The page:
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Borough Council Plans for Appointing Hahn's Replacement as Mayor

by on October 18, 2019 5:00 AM

State College Mayor Don Hahn is almost certain to step down from the position before the end of this year, and it will be up to borough council to decide who his replacement will be — as well as how that decision is reached.

Hahn, who took office as mayor in January 2018, announced in February that he would run for the magisterial district judgeship currently held by the retiring Carmine Prestia. He ran unopposed in May's primary and is the only candidate on the Democratic and Republican ballots in November's election.

He said in September that, assuming he is elected, he plans to submit his resignation to council on Dec. 16. The borough's home rule charter tasks council with appointing a replacement within 45 days of resignation, but does not otherwise set forth a process for doing so.

At Monday's borough council meeting, council President Evan Myers proposed a plan to reach an agreement on an interim mayor prior to Dec. 16 and conduct a formal vote at a meeting that night.

Myers suggested that any qualified borough resident interested in the position will have the opportunity "to submit a letter of interest describing their qualifications and reasons for their interest in serving in this role as mayor." He proposed a deadline of Nov. 6 to submit letters of interest.

He added that council would review the submissions at a public meeting and could also schedule a public meeting with the candidates to discuss their qualifications with council members.

"The home rule charter does not require... letters of interest, interviews and discussions... However I am proposing that we do this as part of the process," he said. "This all has to be done publicly."

Myers also proposed that council members-elect participate in the review process, though only the current members of council could vote for the interim mayor on Dec. 16.

Four council seats are up for election this year. Incumbents Jesse Barlow and Janet Engeman are on the ballot, along with Penn State College of Agricultural Sciences Assistant Dean Deanna Behring, who was the leading vote-getter in the Democratic primary; former Borough Manager Peter Marshall, a Democrat who secured Democratic and Republican nominations; Penn State student Tom Daugherty, a Democrat who advanced to the general election with a Republican write-in nomination; Republican and former state Rep. Lynn Herman; and independent journalist and publisher Katherine Watt, who is running unaffiliated.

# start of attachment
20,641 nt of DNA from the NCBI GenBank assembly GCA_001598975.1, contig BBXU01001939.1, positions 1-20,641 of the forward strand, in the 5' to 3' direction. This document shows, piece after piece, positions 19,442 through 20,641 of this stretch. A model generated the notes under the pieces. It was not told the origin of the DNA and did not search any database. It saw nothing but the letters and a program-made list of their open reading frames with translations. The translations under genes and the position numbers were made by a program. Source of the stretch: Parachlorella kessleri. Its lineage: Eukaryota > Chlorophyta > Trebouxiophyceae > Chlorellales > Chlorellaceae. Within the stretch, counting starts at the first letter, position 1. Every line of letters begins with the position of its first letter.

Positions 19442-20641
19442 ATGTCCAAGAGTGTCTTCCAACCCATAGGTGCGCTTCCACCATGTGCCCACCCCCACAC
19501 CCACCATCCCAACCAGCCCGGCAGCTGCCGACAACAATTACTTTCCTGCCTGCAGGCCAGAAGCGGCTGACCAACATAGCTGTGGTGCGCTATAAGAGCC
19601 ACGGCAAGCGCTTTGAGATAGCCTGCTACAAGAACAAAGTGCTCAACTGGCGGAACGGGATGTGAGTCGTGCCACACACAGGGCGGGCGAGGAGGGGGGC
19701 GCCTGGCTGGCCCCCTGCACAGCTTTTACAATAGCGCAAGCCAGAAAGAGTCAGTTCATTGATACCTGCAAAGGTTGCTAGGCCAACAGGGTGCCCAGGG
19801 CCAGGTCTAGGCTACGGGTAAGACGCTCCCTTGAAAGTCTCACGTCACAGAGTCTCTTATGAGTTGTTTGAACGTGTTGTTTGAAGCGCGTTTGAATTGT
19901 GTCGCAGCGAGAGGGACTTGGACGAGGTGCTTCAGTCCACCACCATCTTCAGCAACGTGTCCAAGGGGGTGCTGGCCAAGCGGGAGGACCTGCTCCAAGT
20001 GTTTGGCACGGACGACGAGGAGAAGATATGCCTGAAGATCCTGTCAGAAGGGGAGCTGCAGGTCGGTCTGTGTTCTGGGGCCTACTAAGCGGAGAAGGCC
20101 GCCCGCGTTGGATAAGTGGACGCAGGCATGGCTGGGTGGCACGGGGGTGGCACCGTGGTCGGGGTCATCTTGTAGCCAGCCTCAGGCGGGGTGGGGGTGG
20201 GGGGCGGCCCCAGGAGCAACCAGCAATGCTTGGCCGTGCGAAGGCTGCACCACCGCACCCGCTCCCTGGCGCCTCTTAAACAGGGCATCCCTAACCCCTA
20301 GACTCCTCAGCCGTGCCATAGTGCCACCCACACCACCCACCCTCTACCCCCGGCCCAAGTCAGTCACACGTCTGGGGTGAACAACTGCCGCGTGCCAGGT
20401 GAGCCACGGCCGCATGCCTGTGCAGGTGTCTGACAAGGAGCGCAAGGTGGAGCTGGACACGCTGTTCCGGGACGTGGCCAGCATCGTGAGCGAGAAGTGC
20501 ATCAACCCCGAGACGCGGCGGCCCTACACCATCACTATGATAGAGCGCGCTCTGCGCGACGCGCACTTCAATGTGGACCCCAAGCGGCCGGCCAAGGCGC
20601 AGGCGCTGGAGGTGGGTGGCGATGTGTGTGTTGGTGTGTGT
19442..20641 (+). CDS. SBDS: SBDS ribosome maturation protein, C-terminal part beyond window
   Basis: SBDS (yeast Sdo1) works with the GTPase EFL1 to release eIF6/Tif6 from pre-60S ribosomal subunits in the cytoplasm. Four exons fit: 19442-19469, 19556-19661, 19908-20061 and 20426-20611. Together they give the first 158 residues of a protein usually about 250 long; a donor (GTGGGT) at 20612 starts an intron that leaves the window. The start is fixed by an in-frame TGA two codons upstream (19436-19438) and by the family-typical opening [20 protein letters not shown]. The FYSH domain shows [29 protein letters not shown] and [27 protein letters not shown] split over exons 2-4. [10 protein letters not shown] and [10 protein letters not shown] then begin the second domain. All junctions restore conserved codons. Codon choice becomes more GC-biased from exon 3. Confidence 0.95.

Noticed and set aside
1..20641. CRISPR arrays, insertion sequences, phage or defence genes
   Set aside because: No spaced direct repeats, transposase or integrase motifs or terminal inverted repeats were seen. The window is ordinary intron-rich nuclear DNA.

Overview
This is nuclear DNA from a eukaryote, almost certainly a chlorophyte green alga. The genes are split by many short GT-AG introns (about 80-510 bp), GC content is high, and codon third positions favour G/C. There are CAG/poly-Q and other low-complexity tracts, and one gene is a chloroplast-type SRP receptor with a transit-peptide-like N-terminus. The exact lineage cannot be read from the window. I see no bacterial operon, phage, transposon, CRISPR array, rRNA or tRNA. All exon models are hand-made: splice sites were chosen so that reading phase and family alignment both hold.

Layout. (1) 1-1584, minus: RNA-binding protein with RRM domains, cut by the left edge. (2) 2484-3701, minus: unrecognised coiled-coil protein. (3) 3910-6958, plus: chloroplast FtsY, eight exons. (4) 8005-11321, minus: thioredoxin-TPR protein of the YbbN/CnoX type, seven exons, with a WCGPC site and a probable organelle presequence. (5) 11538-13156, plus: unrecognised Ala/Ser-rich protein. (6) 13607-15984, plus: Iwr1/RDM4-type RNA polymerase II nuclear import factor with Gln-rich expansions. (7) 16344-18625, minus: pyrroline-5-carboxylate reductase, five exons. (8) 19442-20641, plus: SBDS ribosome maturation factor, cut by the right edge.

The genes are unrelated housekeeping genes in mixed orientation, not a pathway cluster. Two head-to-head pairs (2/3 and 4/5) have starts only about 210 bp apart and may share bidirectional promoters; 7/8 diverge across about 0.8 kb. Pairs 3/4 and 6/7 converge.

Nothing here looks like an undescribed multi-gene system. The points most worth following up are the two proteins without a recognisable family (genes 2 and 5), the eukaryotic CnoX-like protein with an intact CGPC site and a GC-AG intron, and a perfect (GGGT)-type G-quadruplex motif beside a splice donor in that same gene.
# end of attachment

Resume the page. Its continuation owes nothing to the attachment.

The goal, Myers said, is to reach a consensus on the new mayor by Dec. 2.

Residents will have an opportunity to comment on Myers' plan before council votes on proceeding with it at the Monday, Oct. 21 meeting.

Councilwoman Catherine Dauler, who has reached term limits and will leave council at the beginning of 2020, said she appreciated Myers' plan.

"I think this will bring a lot of clarity to the process, which is important. The public will be aware of all the decisions we are making and comments we may have," she said.

Councilman David Brown, whose term ends this year and who did not win a spot on the general election ballot, did not say he planned to submit himself for consideration. He did, however, say he was told that if an incumbent council member were to be a candidate for interim mayor, he or she could not vote for himself or herself. He asked why that was the case and how it was different than "if Donald Trump or anybody wanted to vote for himself or herself," in an election.

Borough Solicitor Terry Williams said it would be a conflict of interest.

"Donald Trump isn’t subject to the Pennsylvania conflict of interest statute, which talks about financial gain," Williams said. "Since the mayor in State College is paid, that would constitute a conflict of interest to vote on the replacement of the mayor if the person doing the voting was a candidate for office."

Whomever succeeds Hahn will serve out the remainder of his term as mayor, which concludes at the end of 2021. The home rule charter states that once a borough elected official has served in a role fpr 18 months, a person appointed to fill their vacancy will serve out the elective term. 

This won't be the first time borough council has appointed an interim mayor. Longtime Mayor Bill Welch died in September 2009 and council appointed Felicia Lewis as interim until Elizabeth Goreham won the position in that November's election.

The mayor of State College is the presiding officer of council and ceremonial head of municipal government. He or she does not vote upon any matter before council, but approves or vetoes ordinances passed by council.



Geoff Rushton is managing editor for StateCollege.com. Contact him at [email protected] or find him on Twitter at @geoffrushton.
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